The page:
Foreign Investment

After the acquisition of undisclosed foreign debt that who will bear?

Who Shall Bear the Undisclosed Debts of the Target Company?

Min Cho

 

Case Brief

Guangdong XX Technology Ltd. Co. (short for Target Company) is a domestic company set up and registered inGuangzhou. The shareholder A of the Target Company reached an equity transfer contract with a British company B. A agreed to assign 100% share of the Target Company to B. Additionally, A and B concluded a separate agreement on disposition of Target Company’s debts incurred before equity acquisition. Both party agreed that “debts of the Target Company incurred before equity acquisition and having been disclosed to B in written form (disclosed debts) shall be borne by the Target Company after acquisition. However, debts of the Target Company incurred before equity acquisition but having not been disclosed to B in written form (undisclosed debts) shall be borne by A only after acquisition. B and the Target Company shall be exempted from bearing the undisclosed debts.” After approval by relevant competent authorities, in October 2008, A successfully transferred 100% share of the Target Company to B with the result that the Target Company was changed to be a foreign-invested company. Subsequently, the Target Company received an attorney letter from a company C stating that the Target Company shall pay money to C for its taking delivery of goods from C in 2007. C required to be paid within 15 days; otherwise it would file a lawsuit against the Target Company. B alleged that A did not disclosed the Target Company’s debt owing to C during the equity acquisition, so according to the agreement between A and B, this undisclosed debt shall be assumed by A. B refused to pay C by the Target Company.

 

Legal Opinion:

In this case, in order to be exempted from bearing the undisclosed debts, A concluded a debt disposition contract with B agreeing that any debt of the Target Company beyond the disclosed debts shall be borne by A. I think that, according to the Civil Law and the Company Law, the Target Company is an independent legal entity. Equity transfer (change of shareholder) does not exempt the Target Company from assuming its own debts. The debts disposition agreement is only binding on A and B rather than on the creditors of the Target Company. All creditors (including the creditor of undisclosed debts) are entitled to claim for compensation against the Target Company; while the Target Company is obliged to pay the debts. After the Target Company fulfills its obligation of payment to C, B will get the right of recourse against A according to the debts disposition agreement.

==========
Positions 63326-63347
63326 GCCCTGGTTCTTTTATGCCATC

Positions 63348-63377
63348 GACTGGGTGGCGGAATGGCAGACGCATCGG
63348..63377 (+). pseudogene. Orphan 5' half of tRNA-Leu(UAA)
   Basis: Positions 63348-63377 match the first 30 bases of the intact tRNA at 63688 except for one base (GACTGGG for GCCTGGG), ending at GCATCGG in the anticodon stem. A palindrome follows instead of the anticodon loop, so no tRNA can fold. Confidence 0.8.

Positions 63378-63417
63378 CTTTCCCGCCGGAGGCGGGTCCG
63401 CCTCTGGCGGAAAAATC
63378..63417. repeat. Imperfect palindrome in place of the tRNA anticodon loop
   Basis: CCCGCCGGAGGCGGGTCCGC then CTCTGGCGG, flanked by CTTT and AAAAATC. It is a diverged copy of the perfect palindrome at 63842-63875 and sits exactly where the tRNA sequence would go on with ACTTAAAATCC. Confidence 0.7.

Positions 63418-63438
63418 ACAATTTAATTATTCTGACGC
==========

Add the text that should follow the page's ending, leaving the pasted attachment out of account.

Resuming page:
Noteworthy, Article 13 of Provisions on M&A of a DomesticEnterpriseby Foreign Investors (No.6 Decree of MOFCOM, 2009) sets forth that “where a foreign investor carries out equity merger, the foreign investment enterprise established after the merger shall succeed to the claims and debts of the merged domestic company…… The foreign investor, the merged domestic enterprise, the creditors and other parties may reach an agreement additionally on the disposition of the claims and debts of the merged domestic enterprise, provided that the agreement shall not damage a third person's interests or public interests. The agreement on disposition of the claims and debts shall be submitted to the approval authority.” I don’t think this prescription imposes upon the merged company’s creditors binding force of the debts disposition agreement concluded between the equity transferor and transferee. Actually, this article is designed for the purpose of bringing more flexibility to merger and acquisition. For example, the foreign investor could purchase the equity at a lower cost provided it promises to assume part of the merged company’s debts. Therefore, it is not correct to refuse to pay to the creditors by citing Article 13 of the Provision.